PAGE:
Blair shores up Pakistan support
UK Prime Minister Tony Blair and Pakistan President Pervez Musharraf have held detailed discussions over the war on terrorism.
During the talks in Islamabad, Pakistan reiterated its support for the international coalition's efforts to track down Osama Bin Laden.
And both countries agreed that any post-Taleban government in Afghanistan must be broad-based and include all key ethnic groups.
The visit comes after Mr Blair met Russian President Vladimir Putin to discuss the international crisis sparked by last month's terror attacks on America.
At a press conference after the meeting with Pakistan's president, Mr Blair said the pair had discussed a successor to the Taleban if the regime failed to hand over Osama Bin Laden, and then fell.
He said the attacks on 11 September were "not an attack on the West - they were an attack on humanity".
He also outlined a series of bilateral measures including closer defence links and UK support for International Monetary Fund programmes.
En route to the Pakistan capital Islamabad, the prime minister spoke of his growing optimism that the diplomatic and military trap around Afghanistan is now in place.
There was even a chance that Afghanistan's ruling Taleban regime would collapse without military action, he claimed.
Mr Blair told reporters on board his Royal Air Force VC10: "The role of Pakistan is vital. If they are not supporting the Taleban that is a huge problem for the Taleban."
The latest diplomatic drive from Mr Blair coincides with similar efforts by US Defense Secretary Donald Rumsfeld.
The Indian foreign ministry has said Mr Blair will continue his tour with a visit to India after his meetings in Pakistan.
The prime minister also used his Pakistan visit to announce more humanitarian aid to Afghanistan and to say that the UK "would not walk away" from the region.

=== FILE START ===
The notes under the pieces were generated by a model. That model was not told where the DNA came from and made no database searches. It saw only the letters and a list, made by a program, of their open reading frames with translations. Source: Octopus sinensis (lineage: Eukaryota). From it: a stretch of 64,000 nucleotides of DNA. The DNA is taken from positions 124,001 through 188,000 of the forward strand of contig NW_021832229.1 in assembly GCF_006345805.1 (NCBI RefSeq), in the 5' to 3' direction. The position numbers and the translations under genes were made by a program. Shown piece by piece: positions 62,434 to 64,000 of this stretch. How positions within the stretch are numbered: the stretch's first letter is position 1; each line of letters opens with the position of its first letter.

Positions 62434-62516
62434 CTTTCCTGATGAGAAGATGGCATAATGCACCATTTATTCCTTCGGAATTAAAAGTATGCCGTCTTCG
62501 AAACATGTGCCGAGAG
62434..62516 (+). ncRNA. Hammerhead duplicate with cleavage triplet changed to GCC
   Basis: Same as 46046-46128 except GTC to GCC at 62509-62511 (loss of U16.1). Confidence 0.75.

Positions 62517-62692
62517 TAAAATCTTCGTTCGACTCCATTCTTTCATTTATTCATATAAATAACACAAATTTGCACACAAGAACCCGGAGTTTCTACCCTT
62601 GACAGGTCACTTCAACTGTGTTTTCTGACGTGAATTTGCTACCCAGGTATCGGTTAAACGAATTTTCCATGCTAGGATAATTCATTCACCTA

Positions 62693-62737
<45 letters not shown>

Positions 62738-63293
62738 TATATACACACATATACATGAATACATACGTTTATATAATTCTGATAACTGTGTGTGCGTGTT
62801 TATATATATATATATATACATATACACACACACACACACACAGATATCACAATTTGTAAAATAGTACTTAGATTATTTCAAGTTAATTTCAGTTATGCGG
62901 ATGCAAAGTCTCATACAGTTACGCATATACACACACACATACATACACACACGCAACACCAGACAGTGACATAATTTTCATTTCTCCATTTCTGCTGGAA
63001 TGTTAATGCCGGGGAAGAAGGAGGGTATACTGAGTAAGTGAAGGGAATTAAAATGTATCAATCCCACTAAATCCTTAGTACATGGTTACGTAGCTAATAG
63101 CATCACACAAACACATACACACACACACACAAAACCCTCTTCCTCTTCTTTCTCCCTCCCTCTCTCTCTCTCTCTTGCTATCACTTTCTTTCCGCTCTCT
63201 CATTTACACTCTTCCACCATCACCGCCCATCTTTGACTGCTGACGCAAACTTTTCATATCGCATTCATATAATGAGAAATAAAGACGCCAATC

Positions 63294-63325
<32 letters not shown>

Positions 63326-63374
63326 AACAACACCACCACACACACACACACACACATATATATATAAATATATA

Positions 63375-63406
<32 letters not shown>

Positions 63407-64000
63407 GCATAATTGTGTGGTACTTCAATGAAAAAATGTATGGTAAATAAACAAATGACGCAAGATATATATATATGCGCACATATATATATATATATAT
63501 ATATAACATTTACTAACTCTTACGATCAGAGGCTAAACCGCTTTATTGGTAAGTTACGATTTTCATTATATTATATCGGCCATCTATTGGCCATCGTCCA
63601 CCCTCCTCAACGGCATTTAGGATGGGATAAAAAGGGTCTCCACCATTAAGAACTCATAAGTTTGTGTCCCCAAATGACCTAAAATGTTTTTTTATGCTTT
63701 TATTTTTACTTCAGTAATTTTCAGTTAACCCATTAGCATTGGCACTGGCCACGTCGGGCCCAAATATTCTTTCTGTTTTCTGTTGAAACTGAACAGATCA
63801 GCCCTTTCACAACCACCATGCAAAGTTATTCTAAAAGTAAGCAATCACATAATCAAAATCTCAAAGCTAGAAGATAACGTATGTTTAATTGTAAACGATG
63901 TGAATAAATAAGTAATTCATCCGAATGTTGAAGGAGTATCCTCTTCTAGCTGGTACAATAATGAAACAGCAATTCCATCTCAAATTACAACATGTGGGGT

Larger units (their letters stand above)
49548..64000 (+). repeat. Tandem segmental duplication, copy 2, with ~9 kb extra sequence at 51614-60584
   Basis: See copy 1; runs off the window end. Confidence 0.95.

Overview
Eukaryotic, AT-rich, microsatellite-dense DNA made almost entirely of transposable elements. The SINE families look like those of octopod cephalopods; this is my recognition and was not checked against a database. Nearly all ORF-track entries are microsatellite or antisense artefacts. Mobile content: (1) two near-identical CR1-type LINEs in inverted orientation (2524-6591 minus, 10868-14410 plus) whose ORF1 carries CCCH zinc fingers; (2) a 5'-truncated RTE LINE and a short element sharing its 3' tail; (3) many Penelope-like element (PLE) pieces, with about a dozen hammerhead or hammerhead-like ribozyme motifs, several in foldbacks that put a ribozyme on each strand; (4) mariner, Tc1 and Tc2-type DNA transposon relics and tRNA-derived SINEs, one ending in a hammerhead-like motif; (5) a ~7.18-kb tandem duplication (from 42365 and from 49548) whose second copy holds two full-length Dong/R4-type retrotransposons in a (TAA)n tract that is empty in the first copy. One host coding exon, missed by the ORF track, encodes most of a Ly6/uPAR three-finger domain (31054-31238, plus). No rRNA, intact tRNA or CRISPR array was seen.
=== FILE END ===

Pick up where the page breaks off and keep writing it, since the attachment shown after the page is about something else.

But one of the key parts of the trip was to seek a deal with President Musharraf on the composition of a multi-ethnic coalition government, perhaps headed by the exiled king, to replace the Taleban.
"Most people accept that the best thing for everyone is to have a regime which is broad-based, stable and as democratic as possible," said Mr Blair.
Pakistan leader General Musharraf is seen as a key player in the coalition.
His country used to be the Taleban's closest ally but has now lined up behind Washington's demand that it surrender Bin Laden, the prime suspect for last month's attacks.
The Pakistan government says the evidence it has been shown by Washington against Osama Bin Laden is enough to indict him for trial.
Before leaving London for Moscow on Thursday, Mr Blair outlined some of the "overwhelming evidence" to an emergency meeting of Parliament, but said precise details could not yet be released without compromising people and security.
The publication of some of the evidence will have pleased General Musharraf, who faces doubts from sections of his country over his support to America.
Meanwhile, Ms Short said Afghanistan's neighbours, such as Iran, Pakistan and Tajikstan, had to be persuaded to open their borders to fleeing refugees.
"The biggest danger from this situation of innocent life being lost is from hunger," she said, stressing the problems faced in getting aid into Afghanistan.
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